Concert center mural OK with City Council; Plans to screen films on building's doors still alive
April 22, 2004 — Source: Naperville Sun, The (IL) — Author: Colt Foutz
Century Walk's plan to paint a mural on the doors of Naperville's Community Concert Center will likely kick off with a May fund-raising reception and preview. But the City Council may have given the project its biggest boost Tuesday night.
The council voted 6-2 to approve the project, which will cover the concert center's 30-foot-by-75-foot doors with artwork depicting a conductor looking over a group of musicians and spectators.
At the same time, a proposal from the Community Cultural Exchange to show movies in Central Park at the concert center still has life. Although that proposal originally called for films to be projected on the center's doors -- the mural could be too distracting a backdrop -- the council is seeking more information about whether a portable screen could be used instead. However, some members of the council were unwilling to pay for the screen with city money.
"I believe it should not be the citizens' responsibility; it should be the responsibility of the Park District or another agency," Councilman Sam Macrane said. "You can put this at Rotary Hill or another park location ... it doesn't have to be just at the concert center."
Councilmen Doug Krause and Richard Furstenau voted against the mural. Mary Ellingson was absent.
Krause was concerned the unlighted park would make the mural an easy target for vandals. He said the idea for films there was more viable.
"I think first we paint (the doors) white and see what happens," he said. "If (the movies) don't work out, we have space available to put a mural."
But Councilman Jim Boyajian was among those willing to risk vandalism to bring the mural's beauty to the park.
"I think it would be a wonderful addition to the city and I think it's a great place for it," he said. "We've been fortunate enough not to have graffiti on any of the murals in town, but you know what? That could happen anywhere."
Furstenau wondered whether the city should approve the mural before Century Walk had raised the funds necessary to complete the installation. Brand Bobosky, president of Century Walk Corp., said the mural would cost $78,000. Century Walk has about $8,000 in reserves, Bobosky said, and is expecting a $60,000 grant from the council -- approved with the city's budget Tuesday -- leaving the organization $10,000 short.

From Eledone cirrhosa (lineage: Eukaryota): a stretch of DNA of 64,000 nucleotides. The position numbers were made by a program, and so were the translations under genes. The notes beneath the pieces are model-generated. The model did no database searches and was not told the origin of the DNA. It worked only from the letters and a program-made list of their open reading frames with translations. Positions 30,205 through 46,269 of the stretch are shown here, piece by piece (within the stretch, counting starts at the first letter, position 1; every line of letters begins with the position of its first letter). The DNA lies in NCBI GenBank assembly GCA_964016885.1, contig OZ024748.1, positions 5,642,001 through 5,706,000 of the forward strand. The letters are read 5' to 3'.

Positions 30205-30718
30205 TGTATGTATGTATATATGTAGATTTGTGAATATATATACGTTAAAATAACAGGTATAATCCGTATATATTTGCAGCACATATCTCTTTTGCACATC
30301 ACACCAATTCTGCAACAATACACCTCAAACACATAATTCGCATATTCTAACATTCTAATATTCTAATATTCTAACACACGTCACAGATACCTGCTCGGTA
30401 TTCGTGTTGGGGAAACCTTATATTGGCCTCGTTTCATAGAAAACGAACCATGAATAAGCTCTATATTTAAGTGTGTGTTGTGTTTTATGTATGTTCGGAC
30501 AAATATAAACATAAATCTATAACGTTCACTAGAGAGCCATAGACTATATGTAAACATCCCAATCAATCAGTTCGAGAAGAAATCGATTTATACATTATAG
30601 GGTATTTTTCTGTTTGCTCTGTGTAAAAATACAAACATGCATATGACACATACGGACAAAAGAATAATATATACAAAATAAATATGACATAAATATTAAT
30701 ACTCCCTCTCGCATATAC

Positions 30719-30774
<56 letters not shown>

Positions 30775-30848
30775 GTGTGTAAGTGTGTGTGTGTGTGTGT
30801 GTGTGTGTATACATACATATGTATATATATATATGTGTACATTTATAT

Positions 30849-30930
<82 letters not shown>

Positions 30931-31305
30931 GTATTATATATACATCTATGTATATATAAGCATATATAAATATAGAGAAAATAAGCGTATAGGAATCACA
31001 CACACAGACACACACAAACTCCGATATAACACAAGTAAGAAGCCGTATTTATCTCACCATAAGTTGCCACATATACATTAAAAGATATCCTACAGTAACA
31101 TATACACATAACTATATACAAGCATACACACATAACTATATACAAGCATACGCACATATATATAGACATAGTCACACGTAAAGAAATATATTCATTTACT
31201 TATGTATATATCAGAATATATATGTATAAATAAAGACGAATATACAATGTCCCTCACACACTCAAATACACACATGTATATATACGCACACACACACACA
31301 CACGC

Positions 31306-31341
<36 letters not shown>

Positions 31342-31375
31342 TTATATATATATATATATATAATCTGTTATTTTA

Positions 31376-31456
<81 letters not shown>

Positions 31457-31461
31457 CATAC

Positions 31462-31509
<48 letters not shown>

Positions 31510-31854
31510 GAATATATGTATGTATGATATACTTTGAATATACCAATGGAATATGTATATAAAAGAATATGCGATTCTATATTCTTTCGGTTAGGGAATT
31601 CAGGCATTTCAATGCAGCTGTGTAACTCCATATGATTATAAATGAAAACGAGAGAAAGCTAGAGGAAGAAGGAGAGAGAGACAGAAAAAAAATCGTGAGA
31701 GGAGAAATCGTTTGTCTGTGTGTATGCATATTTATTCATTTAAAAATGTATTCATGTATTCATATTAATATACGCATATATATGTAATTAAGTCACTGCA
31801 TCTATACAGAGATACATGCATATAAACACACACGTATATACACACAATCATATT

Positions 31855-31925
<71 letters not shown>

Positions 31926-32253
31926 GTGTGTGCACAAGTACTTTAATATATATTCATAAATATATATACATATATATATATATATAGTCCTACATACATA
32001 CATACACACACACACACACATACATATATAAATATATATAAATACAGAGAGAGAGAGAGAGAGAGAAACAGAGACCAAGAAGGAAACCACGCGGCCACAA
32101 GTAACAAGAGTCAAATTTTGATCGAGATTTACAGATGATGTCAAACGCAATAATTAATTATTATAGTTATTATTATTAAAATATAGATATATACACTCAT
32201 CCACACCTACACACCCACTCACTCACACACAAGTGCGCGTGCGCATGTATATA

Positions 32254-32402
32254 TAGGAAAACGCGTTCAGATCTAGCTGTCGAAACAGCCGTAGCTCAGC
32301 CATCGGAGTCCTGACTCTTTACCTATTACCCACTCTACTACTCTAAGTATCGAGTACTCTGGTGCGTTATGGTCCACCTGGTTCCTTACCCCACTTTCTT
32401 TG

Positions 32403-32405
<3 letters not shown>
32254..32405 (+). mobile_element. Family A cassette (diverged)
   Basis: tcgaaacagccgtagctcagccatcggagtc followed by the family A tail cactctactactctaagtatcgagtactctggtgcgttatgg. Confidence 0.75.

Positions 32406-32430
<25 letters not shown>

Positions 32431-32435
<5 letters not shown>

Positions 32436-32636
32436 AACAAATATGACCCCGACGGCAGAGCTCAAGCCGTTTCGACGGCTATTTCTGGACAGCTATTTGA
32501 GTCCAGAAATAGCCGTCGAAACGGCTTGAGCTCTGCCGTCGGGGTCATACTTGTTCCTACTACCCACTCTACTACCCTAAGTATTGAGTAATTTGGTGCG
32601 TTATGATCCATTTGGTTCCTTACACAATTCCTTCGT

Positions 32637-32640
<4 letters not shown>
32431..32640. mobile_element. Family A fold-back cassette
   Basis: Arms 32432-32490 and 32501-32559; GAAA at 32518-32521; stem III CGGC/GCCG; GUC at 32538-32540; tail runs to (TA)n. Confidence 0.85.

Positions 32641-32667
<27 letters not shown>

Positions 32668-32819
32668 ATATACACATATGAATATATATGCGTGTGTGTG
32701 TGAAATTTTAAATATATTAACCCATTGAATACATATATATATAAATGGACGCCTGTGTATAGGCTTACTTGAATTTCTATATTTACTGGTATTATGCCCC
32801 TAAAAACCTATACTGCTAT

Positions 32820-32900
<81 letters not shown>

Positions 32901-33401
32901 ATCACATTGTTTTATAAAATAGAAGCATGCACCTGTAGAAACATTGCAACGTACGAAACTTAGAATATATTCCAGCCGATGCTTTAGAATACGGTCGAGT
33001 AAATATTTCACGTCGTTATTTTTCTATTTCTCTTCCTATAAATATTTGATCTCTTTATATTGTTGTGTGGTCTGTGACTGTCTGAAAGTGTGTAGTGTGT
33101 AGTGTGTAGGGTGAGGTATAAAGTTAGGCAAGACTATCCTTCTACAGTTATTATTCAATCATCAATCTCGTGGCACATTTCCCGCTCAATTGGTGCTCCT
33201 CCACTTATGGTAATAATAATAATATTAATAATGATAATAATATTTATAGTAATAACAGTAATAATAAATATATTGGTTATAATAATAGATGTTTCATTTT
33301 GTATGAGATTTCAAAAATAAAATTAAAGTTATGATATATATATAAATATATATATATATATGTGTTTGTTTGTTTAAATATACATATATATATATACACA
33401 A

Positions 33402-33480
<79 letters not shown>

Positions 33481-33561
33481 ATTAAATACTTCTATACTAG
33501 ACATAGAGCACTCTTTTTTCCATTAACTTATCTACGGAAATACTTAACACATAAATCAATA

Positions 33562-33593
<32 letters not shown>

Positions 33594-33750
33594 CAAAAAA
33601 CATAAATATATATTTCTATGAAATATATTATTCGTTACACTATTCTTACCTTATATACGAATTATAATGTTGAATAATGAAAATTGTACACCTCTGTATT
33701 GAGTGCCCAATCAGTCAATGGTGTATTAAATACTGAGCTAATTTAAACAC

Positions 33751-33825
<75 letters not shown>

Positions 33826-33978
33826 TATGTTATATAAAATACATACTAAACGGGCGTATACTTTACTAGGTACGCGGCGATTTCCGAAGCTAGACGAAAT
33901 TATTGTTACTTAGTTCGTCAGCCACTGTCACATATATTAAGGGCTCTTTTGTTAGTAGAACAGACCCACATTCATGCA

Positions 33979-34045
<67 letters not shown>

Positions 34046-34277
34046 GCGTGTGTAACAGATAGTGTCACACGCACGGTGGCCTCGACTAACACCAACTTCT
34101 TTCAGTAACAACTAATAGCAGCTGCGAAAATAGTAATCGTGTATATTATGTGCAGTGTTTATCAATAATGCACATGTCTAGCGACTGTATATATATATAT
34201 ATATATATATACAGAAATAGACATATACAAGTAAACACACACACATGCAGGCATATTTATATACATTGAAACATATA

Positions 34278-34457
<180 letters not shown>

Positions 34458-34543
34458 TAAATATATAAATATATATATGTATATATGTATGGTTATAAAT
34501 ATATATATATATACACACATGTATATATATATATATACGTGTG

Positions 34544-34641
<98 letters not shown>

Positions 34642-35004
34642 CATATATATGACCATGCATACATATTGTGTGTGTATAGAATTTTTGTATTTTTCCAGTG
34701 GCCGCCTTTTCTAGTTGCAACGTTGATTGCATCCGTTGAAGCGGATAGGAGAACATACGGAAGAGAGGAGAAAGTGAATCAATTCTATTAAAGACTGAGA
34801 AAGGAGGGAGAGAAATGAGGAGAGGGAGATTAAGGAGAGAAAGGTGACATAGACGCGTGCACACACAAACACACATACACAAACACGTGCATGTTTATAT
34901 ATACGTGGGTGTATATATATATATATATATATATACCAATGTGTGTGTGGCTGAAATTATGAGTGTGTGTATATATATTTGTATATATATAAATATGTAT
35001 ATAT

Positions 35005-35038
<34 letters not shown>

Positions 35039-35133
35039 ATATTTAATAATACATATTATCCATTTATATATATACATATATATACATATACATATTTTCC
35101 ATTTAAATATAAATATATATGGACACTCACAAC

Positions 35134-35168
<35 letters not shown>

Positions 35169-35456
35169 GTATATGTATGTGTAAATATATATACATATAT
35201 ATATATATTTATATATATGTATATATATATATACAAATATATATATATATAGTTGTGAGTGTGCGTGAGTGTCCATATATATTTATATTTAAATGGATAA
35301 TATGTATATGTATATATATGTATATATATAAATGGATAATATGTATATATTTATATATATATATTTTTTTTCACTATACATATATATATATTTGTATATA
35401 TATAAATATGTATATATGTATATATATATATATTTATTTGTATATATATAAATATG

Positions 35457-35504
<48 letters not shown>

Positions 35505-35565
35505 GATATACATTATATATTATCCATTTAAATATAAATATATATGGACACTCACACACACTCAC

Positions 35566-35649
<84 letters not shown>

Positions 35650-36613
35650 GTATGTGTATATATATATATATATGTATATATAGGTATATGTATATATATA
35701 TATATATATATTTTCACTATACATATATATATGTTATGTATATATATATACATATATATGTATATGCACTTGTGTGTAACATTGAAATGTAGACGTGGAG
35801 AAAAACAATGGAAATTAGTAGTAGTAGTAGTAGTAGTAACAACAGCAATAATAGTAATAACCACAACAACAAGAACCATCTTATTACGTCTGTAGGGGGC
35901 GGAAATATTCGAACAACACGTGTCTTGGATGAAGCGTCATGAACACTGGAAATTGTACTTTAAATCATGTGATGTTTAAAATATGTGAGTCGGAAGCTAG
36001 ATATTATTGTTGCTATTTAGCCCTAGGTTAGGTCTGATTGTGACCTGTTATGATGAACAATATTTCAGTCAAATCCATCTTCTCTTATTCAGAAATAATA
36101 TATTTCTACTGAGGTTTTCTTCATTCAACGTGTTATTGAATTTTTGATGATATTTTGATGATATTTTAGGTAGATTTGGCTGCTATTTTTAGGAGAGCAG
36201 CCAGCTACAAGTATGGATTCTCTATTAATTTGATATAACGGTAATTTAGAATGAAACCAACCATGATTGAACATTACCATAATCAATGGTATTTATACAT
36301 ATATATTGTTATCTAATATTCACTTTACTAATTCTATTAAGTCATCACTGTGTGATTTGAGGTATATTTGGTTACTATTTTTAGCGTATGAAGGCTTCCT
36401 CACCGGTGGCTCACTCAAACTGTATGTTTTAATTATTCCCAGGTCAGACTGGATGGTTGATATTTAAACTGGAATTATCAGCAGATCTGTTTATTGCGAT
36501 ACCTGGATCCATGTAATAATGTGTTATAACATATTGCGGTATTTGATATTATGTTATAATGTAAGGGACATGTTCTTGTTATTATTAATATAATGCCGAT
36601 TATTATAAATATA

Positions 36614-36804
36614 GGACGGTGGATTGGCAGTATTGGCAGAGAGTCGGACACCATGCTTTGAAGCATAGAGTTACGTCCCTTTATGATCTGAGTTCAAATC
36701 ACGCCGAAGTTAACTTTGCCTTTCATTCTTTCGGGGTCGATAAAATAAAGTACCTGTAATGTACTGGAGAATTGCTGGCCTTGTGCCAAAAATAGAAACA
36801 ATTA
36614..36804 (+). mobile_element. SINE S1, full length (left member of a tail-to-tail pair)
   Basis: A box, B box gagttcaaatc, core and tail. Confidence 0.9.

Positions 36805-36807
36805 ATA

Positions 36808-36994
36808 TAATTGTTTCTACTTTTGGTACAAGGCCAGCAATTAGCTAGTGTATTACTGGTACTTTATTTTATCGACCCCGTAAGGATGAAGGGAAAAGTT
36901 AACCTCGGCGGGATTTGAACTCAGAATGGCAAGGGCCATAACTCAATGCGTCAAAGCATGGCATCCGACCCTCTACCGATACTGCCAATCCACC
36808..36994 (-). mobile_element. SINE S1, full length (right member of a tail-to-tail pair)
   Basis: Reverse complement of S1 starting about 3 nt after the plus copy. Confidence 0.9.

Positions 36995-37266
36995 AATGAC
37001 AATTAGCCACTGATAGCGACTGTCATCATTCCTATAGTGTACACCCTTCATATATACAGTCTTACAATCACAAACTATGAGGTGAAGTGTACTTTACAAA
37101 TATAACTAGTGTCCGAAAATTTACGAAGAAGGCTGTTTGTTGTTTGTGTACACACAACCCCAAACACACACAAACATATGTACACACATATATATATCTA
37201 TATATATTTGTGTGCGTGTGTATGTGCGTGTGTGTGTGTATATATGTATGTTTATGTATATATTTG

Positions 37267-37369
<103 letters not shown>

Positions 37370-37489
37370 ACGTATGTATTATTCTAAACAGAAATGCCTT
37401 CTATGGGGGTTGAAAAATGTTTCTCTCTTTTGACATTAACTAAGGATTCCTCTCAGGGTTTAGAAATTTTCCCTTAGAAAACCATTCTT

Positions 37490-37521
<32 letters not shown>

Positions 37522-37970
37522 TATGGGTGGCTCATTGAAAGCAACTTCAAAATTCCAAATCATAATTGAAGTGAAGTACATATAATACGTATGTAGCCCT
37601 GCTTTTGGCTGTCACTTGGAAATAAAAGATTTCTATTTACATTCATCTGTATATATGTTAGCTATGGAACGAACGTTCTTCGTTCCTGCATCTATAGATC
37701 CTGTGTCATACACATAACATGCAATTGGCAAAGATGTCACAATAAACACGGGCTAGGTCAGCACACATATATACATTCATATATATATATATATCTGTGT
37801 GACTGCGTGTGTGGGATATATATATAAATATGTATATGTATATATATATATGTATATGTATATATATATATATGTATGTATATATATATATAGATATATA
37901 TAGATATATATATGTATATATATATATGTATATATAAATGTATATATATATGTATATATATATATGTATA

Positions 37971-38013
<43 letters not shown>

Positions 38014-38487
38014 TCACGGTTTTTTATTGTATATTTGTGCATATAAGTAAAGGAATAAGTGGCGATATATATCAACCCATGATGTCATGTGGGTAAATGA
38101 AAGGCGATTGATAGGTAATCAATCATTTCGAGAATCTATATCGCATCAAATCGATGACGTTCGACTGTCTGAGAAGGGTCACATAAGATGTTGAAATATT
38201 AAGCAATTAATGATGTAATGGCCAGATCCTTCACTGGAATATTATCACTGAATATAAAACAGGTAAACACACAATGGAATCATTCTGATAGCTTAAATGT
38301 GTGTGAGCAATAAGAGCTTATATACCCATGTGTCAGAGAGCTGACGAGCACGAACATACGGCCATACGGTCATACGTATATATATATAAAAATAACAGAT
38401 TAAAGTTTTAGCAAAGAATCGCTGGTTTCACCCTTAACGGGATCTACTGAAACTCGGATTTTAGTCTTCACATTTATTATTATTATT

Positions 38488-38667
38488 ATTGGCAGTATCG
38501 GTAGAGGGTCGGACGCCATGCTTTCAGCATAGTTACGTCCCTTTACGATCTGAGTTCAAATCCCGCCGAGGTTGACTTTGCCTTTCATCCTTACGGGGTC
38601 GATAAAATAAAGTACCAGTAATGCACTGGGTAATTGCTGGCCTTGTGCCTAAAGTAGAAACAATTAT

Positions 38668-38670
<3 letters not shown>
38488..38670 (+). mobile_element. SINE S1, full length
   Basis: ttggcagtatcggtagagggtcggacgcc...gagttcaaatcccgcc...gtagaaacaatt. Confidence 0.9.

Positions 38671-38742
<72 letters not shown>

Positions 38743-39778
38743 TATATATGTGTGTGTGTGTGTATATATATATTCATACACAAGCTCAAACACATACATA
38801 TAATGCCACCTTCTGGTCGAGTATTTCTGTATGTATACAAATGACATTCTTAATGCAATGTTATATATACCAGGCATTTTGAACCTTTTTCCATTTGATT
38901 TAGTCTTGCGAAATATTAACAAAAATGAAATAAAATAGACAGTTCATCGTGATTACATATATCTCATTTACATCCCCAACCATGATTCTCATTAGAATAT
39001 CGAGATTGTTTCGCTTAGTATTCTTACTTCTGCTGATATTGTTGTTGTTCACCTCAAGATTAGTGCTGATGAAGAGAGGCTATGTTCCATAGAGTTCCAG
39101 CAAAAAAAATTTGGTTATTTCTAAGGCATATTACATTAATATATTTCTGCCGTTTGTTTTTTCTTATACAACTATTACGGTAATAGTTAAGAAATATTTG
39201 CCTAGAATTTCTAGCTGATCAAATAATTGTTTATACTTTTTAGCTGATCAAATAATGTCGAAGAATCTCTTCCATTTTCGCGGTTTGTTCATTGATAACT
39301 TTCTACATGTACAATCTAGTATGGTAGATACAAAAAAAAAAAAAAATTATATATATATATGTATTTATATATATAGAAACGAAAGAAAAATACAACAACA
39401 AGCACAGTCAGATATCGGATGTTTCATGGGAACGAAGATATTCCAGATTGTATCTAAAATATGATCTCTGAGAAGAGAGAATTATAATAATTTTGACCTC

City Manager Peter Burchard said Century Walk would not be authorized to begin painting until it shows it has the money to complete the mural.
Furstenau also worried about painting living Napervillians in the mural.
"I hope we're not memorializing people with taxpayer money," he said.
On Wednesday, Bobosky said the mural is designed in part to honor the legacy of the Naperville Municipal Band.
"There are people in the band that have served over 50 years," he said. "If you look at other murals in town you'll see we have people that are not recognizable because they may be dead, but they've made contributions to Naperville. The fact that someone happens to be alive, I think, would be a poor reason not to include them."
For now, Bobosky is keeping his group's fund-raising plans under wraps, but he said the May event should help the Century Walk go a long way toward meeting its goal. The mural should be painted over the course of about four or five months, he said. And the May preview will include another piece of art the group is excited to announce, he said.
"I will just tell you it will be our finest premiere, and we've had a couple of them," he said. "I think everybody will be happy once (the mural) is all finished. It's going to be quite a statement for the city and it fits right in with what Century Walk has been doing. And I'm sure it will attract a lot of people to Central Park."
Contact staff writer Colt Foutz at firstname.lastname@example.org or (630) 416-5196.